London is getting closer to launching a call for electric scooters. According to an environmental committee report spotted by Zag, two or three operators will be selected, with a start date in 2021, following a tender process due to begin this month.
“Transport for London and London Councils are managing the London-wide trial and will launch a procurement exercise in October with the aim of contracting two or three e-scooter suppliers. Launching the hire scheme is likely to begin in Spring 2021, though no firm date has yet been set.”
The report says that the trial would be introduced in phases. On day one, 16 boroughs will participate (including the City of London), although two of those will only permit e-scooter to ride through, rather than park. One more borough would like to join at a later point.
TfL pointed out in a statement to Zag that discussions remain ongoing with all boroughs and that, until the tender is completed, the list of which boroughs take part is not certain. A spokesperson referred us to a previous statement, which outlined that the scope is yet to be determined. The list published in the report (as shown below) is, TfL said, “not confirmed and therefore inaccurate.”
|Boroughs (day one)||Boroughs (ride-through only)||Boroughs (later)|
|Barking and Dagenham||Brent||Redbridge|
|City of London|
|Hammersmith and Fulham|
|Richmond upon Thames|
It’s clear that TfL and the London councils are keenly aware of both the benefits and the challenges that e-scooters bring.
“London councils recognise that the ongoing coronavirus pandemic has changed the case for e-scooters in the UK, in particular the need to provide alternatives to crowded public transport and to avoid a car-based recovery.”
Having seen some of the adoption issues experienced elsewhere in the country, the report highlights that safety measures are being given top billing.
“Safety is a top priority for boroughs, TfL and London Councils. The final safety criteria have been agreed by London Councils, TfL and participating boroughs and are specified in the commercial documents that will go out to the market in October.”
The report outlines clearly that the police would be responsible for enforcing the rules of the road:
“E-scooters are considered motor vehicles in law and as such, enforcement against them for offences such as jumping red lights or ‘driving’ where not permitted – for example, on the footway – will rest with the Metropolitan Police… TfL has advised that traffic police are engaged with the trial planning process, are aware of the likely problems and have said that they will enforce illegal behaviour.”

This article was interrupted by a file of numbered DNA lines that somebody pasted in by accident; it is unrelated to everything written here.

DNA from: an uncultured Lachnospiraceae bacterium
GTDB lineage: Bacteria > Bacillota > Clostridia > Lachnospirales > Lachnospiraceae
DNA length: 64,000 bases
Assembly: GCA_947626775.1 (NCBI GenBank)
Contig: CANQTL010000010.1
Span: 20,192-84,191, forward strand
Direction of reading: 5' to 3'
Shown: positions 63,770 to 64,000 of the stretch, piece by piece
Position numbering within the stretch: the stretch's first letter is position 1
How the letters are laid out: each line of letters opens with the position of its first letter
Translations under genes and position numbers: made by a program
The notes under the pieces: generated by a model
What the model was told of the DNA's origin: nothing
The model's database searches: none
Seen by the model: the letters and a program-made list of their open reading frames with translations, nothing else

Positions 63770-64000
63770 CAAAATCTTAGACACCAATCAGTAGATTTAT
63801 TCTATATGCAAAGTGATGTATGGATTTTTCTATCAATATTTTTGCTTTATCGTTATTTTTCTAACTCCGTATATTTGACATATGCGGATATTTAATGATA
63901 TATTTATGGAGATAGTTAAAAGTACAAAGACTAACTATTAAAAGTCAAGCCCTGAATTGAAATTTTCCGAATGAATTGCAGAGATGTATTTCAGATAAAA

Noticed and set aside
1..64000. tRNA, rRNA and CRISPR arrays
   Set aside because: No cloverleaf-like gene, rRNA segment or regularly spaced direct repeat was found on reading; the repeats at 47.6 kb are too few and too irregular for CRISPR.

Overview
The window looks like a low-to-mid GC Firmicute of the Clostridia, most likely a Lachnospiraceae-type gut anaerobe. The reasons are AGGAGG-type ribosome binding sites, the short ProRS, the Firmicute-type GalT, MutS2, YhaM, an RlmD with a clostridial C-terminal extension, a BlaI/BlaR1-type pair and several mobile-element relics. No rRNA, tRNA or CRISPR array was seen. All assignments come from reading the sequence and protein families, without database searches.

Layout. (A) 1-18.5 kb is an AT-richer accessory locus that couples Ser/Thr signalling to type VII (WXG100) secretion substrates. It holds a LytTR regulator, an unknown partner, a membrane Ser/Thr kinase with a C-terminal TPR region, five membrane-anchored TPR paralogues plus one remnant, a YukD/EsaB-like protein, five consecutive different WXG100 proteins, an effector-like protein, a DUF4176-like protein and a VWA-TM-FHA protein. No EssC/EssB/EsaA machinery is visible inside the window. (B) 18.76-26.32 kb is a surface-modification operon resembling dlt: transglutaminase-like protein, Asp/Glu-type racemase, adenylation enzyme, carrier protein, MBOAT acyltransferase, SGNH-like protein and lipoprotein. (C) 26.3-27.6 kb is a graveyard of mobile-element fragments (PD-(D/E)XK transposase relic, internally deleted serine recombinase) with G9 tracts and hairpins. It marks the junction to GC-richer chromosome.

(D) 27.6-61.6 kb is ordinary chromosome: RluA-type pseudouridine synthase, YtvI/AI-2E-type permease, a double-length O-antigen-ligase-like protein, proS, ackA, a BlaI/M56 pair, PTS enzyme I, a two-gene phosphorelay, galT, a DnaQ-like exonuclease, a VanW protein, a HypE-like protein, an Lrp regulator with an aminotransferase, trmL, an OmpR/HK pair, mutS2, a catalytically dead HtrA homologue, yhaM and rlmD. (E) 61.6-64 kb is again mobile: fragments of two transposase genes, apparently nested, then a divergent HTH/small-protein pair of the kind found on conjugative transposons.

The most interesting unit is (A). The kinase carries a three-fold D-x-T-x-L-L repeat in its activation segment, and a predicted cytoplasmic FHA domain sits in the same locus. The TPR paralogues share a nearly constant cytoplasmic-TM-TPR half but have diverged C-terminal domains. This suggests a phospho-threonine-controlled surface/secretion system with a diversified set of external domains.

Parking, however, is a different matter, and councils will have oversight. Local authorities will create a “network of parking areas” across each borough, although whether these are geofenced areas or physical infrastructure is not indicated.
“The supplier procurement process requires operators to have technology in place to ensure that users park e-scooters only in designated bays or areas. This is a contract requirement and we can enforce against it, giving us much more control than we have at present over dockless bikes. Boroughs retain the power to choose where operators can and cannot park e-scooters and we will identify a network of parking areas across the borough, which have been selected to minimise conflict or obstruction for pedestrians.”
Operators will sign up to time limits to move any e-scooters that riders have parked carelessly or badly: 12 hours to remove or re-park scooters left outside designated parking zones and much, much sooner if the scooter is causing an obstruction.
“If a vehicle is parked in a way that causes a danger or obstruction as notified by TfL, a borough, the police or other highway authority, it must be removed within two hours or within the Highway Authority’s emergency response time, whichever is the quickest.”
The report does not state how long the trial would run (ie whether for 12 months, as per elsewhere in the country, or for a shorter period in order to end at around the same time as other already-active trials).
London may be lagging behind the rest of the country when it comes to introducing e-scooter trials but this doesn’t mean no work is being done. The extra time has allowed authorities to gauge public interest and cherry-pick the best solutions for safe introduction.
When London does get going with e-scooters, it’s going to be the epicentre of best practice not just in the UK but, likely, in the world, with the most innovative systems and the most advanced vehicles. This is going to be a very hard-fought tender process. RR
This article was updated on 07 October 2020 to include comment from TfL.